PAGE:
Caution: Warnings for Older Couples Who Getting Divorced
A recent high-profile West Palm Beach divorce case finally ended recently after a protracted battle that involved an appeal and 11 related, but separate, legal actions. In the case of Zelman v. Zelman, millions of dollars were at stake between Martin Zelman, a 87-year-old Long Island businessman who has slipped into dementia over the past few years, his adult children from his first marriage and guardians, and 80-year-old Lois Zelman. The Palm Beach County Circuit Court ordered Lois to move out of the couple’s Palm Beach condominium in 2014 amid the children’s allegations that Lois was abusing Martin, a decision that eventually was overturned by the 4th District Court of Appeal. That order, however, came too late for Lois, who by then had not seen Martin for a year or more. As a result of this time lapse and his worsening dementia, Martin no longer recognized Lois. Ultimately, the parties resolved the case through a settlement, through which Lois will receive $9.75 million and finally part ways legally with her husband of 15 years.
Divorce issues Faced by Older Americans
One major issue that arose in the Zelman case was Martin’s mental competency. Both judges who presided over this case found that Martin was incompetent; however, one judge allowed him to retain the right to sue and be sued, which allowed him to seek a divorce. This was an important factor, because pursuant to the parties’ prenuptial agreement, Lois would receive none of Martin’s estimated $50 million in assets if the parties divorced. However, this clause applied only if Martin himself filed the divorce action. If it was necessary for guardians to file for divorce on behalf of Martin, or if Martin died, then Lois would receive approximately $10 million. Further complicating the matter is a Florida law that requires a three-year waiting period to get a divorce when one spouse has been declared mentally incompetent.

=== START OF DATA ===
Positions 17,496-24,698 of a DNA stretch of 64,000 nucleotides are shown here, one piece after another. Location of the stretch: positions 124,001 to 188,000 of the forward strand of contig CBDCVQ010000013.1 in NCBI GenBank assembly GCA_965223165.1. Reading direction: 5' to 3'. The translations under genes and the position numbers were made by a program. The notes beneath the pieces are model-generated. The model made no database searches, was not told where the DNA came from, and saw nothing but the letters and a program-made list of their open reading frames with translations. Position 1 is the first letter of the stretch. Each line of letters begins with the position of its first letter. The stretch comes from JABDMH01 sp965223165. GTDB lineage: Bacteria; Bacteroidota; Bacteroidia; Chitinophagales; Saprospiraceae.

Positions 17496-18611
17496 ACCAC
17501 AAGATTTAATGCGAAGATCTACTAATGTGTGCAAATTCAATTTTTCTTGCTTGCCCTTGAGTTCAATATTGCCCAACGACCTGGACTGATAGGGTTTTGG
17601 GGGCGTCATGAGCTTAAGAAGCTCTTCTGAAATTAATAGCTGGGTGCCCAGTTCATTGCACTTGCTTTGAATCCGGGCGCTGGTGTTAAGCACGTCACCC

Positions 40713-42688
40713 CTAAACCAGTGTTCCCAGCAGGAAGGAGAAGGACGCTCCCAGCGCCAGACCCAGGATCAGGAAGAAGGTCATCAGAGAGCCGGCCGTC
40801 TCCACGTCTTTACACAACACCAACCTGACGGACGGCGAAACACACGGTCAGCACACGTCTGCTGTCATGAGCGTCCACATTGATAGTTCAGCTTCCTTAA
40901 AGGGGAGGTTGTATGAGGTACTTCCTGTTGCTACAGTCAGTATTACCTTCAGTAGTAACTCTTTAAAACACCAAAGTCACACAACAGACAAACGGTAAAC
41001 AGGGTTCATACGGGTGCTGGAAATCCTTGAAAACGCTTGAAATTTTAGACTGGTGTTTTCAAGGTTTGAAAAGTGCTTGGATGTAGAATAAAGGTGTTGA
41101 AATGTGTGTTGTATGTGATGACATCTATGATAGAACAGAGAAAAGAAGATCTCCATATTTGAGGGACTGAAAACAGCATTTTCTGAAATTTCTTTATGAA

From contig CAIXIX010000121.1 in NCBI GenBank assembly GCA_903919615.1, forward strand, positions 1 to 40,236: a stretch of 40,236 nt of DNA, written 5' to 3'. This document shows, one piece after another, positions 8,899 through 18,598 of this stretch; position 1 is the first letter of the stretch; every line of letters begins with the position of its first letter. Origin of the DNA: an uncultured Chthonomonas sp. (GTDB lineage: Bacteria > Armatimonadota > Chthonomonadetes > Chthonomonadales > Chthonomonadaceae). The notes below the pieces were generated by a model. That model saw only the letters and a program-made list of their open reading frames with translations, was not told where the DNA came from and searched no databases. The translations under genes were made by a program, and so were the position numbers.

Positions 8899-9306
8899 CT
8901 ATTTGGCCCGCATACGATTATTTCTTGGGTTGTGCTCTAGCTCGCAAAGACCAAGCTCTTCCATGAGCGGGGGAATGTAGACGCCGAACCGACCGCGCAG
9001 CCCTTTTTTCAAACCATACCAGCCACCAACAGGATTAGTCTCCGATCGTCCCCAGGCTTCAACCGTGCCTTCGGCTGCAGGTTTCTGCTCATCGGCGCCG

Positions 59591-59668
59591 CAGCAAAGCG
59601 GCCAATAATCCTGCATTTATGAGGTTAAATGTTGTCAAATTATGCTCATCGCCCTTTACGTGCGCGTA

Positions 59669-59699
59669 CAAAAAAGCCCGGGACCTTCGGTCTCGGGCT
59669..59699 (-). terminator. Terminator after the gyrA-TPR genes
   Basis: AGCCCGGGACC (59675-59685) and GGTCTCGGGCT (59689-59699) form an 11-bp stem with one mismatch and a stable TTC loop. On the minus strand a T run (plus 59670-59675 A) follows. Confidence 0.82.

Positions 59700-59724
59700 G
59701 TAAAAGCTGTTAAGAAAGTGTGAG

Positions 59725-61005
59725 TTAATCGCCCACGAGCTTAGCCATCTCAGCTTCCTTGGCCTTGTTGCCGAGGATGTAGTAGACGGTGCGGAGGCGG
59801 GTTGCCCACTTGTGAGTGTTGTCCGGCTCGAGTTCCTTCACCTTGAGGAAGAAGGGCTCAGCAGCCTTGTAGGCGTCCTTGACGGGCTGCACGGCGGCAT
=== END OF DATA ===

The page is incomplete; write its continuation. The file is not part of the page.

Preventing Divorce Debacles Later in Life
While the best advice for parties who are older, own a significant amount of assets, and are entering into a second or subsequent marriage is to enter into a prenuptial agreement, the Zelman case is a good example of how a prenuptial agreement can fall quite short. While the Zelmans’ prenuptial agreement contained some unusual provisions, it did not contemplate the effects of some life-altering events, such as here, where one spouse suffered from dementia. Although it is never pleasant to consider death, injury, or illness, parties must anticipate the fact that these conditions might come to fruition at some point during their marriage.
Contact a Florida Divorce Lawyer For Help
Prenuptial agreements are complicated legal documents that vary widely, depending on the facts involved in a particular relationship. Every couple has different needs that can be adequately addressed in a prenuptial agreement. It simply takes the skill and knowledge of a seasoned divorce lawyer to help you through this stage in your life. Contact Vanessa L. Prieto Law Offices, LLC, today, and learn how you can benefit from representation by an experienced Florida divorce attorney.